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Fossil FernMazon Creek, IL Fossil Fern. These are nodules that are split open, revealing fully formed ferns. The Mazon Creek fossils are found in the Mazon Creek, a tributary of the Illinois River near Morris, Grundy County, Illinois. These fern grew during the Pennsylvania age, some 300 million years ago. At that time the area was a delta with a tropical climate, as it was then within 10° north latitude of the equator.

Because the fern leaves were rapidly buried by the sediment deposited in the deltaic system, they have retained their leaf structure. Bacterial decomposition of the remains produced carbon dioxide that combined with dissolved iron from the groundwater. This process formed siderite in the sediments surrounding the remains, forming detailed casts of their structure. Lithification of the sediments formed protective nodules of ironstone around the now fossilized remains. The ironstone concretions are recovered from exposures along streams, roadcuts and in active or abandoned coal mine areas. Once found in ample quantities, the concretions are now more difficult to locate.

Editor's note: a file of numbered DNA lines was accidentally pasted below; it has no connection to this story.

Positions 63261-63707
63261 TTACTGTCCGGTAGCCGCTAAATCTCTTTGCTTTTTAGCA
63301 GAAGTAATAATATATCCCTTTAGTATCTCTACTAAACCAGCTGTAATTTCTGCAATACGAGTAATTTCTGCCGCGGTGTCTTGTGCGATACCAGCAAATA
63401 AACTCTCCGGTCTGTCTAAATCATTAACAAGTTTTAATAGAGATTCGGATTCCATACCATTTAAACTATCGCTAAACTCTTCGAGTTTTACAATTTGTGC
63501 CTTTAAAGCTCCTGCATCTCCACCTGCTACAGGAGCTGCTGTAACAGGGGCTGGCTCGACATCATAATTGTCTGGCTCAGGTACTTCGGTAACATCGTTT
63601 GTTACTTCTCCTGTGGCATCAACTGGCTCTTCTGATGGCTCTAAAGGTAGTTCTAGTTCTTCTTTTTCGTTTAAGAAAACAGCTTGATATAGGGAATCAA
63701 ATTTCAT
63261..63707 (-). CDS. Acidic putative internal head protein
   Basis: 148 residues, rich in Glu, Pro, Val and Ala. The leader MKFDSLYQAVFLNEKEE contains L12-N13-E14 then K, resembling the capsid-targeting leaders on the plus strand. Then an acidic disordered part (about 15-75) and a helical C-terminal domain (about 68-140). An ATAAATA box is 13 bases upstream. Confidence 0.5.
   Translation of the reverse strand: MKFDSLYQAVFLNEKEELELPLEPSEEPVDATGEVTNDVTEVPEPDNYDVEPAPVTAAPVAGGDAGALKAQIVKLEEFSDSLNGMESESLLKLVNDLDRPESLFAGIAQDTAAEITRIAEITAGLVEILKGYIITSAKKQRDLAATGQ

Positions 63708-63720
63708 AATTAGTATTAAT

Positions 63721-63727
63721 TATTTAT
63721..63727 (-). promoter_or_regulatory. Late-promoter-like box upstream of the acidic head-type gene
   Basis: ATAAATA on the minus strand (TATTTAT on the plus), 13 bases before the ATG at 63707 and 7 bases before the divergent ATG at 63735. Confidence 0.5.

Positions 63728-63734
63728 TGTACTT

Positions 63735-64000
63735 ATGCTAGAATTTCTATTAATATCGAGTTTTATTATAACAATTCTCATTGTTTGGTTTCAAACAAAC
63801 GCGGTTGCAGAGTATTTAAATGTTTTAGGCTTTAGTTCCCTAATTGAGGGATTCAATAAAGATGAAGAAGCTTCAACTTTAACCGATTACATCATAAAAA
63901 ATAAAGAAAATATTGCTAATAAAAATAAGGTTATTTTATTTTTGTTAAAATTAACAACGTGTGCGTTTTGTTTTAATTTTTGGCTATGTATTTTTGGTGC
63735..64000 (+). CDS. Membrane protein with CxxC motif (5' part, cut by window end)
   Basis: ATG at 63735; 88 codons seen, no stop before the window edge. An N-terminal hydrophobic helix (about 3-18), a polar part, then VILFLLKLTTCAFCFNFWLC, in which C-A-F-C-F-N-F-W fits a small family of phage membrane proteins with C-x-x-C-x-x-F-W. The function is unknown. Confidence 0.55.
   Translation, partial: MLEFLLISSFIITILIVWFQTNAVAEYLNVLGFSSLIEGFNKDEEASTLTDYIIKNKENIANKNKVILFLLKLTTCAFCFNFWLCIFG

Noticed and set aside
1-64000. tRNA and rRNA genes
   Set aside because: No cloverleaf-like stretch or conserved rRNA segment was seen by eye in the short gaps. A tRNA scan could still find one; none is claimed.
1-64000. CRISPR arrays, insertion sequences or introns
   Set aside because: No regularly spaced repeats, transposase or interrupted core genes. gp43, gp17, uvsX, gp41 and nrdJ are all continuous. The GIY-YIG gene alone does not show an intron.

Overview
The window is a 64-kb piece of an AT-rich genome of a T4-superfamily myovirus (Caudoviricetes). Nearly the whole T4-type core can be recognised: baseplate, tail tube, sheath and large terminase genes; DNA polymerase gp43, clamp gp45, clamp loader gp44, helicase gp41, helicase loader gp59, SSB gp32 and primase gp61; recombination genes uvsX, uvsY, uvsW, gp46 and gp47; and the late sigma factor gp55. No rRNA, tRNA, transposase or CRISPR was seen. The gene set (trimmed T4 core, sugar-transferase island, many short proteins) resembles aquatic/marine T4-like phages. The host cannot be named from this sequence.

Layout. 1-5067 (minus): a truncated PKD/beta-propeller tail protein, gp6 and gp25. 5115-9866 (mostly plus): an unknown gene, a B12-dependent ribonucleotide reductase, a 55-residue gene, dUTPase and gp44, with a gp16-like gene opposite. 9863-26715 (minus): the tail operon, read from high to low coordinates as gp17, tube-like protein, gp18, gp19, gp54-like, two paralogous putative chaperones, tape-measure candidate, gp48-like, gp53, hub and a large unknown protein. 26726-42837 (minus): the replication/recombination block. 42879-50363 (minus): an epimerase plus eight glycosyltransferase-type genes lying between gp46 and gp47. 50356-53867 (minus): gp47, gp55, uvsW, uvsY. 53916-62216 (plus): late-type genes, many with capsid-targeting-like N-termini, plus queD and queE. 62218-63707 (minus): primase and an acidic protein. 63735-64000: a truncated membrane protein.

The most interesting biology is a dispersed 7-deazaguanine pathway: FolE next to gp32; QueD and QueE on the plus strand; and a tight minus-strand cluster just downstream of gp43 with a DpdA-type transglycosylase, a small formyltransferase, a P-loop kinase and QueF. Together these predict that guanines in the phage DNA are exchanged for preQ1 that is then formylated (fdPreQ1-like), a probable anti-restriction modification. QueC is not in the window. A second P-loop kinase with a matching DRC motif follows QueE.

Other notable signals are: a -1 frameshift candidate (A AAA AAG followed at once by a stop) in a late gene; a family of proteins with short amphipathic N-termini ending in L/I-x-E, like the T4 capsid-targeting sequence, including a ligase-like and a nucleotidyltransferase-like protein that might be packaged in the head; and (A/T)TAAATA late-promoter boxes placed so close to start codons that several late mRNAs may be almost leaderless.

Energetically, these are very useful natural healing tools. There is a positive and a negative side which is excellent to place around an injury spot (such as an arm or finger) or an impacted energy spot to clear the energy and get it flowing again.